To the south, Southern California Edison took some of the same safety precautions. In both cases, the result was uproar among consumers—and a spike in the sales of gasoline-fueled backup generators.

In facing power cuts during high winds in California’s dry tinder territory, thousands fled to where they could have electricity. Many others were able to stay put, without power from the grid. They had backup power supplies. But some of those who had personal backup generation also suffered. The San Francisco Chronicle reported that home gasoline generators have also caused fires. And dangerous carbon monoxide emissions produced by portable units can be lethal.

The newspaper quoted El Dorado County Fire Chief Lloyd Ogan, “The longer we do this, shutting power off, the more we’re going to roll the dice on the additional risks that exist because of alternative forms of power and lighting. We have traded one risk for a whole new set of risks.”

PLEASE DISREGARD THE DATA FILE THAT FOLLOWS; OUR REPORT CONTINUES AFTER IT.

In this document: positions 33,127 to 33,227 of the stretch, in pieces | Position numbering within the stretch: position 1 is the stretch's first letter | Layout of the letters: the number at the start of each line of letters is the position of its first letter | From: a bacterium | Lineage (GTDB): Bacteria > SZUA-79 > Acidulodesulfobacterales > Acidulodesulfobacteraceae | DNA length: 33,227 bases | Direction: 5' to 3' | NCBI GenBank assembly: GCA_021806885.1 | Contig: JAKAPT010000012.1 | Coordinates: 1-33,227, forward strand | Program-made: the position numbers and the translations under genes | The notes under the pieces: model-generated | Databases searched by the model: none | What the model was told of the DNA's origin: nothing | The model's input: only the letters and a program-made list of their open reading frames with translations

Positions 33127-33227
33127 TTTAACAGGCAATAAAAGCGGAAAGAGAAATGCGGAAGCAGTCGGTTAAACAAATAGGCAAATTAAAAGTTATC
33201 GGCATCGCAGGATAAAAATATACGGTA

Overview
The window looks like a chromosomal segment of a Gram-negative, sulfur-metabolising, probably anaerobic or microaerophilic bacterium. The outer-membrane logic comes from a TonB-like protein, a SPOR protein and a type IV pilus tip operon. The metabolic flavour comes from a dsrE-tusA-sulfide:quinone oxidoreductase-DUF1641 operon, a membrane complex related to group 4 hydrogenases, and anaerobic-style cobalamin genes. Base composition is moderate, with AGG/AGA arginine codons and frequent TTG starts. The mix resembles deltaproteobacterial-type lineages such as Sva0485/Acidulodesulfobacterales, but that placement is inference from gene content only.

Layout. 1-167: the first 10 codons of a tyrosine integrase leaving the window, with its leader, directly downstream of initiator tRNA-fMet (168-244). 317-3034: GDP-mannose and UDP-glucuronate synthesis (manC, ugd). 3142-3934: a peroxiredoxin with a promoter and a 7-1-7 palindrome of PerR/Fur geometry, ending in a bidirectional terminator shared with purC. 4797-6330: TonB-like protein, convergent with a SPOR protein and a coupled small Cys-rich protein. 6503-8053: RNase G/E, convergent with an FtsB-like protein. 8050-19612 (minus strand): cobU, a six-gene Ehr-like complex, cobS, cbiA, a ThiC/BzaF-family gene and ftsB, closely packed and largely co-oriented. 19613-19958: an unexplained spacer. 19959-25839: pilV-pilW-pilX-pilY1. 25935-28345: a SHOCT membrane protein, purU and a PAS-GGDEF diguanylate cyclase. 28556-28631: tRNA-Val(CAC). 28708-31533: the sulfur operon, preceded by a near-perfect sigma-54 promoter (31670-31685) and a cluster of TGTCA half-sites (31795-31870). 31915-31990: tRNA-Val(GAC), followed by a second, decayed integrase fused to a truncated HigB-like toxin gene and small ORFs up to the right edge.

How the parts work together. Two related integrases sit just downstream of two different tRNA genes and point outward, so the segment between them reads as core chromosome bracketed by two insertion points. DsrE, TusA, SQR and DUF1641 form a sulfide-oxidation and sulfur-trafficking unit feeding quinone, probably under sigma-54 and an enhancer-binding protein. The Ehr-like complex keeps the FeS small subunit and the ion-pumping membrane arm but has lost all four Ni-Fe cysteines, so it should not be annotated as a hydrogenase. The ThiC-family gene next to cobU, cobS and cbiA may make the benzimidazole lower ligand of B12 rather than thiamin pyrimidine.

What Is Critical?

Backup power for critical operations has become a high-profile topic in recent years, with the discussions ranging from the enormous threats of large-scale, long-lasting outages that could wreak widespread havoc, to mundane personal disruptions that are perceived as critical. Examples include disruptions or power fluctuations to major industrial customers; high-tech computer-driven businesses; health care facilities; and residential customers.

Virtually every customer of an electric utility believes that his or her load is critical. That’s a reasonable response to a major outage. Some loads are more critical, but that’s a difficult proposition to offer to anyone whose life is disrupted by a sustained power outage. Hospitals, nursing homes, emergency response, critical manufacturers, by most estimates, would go to the front of the critical load queue.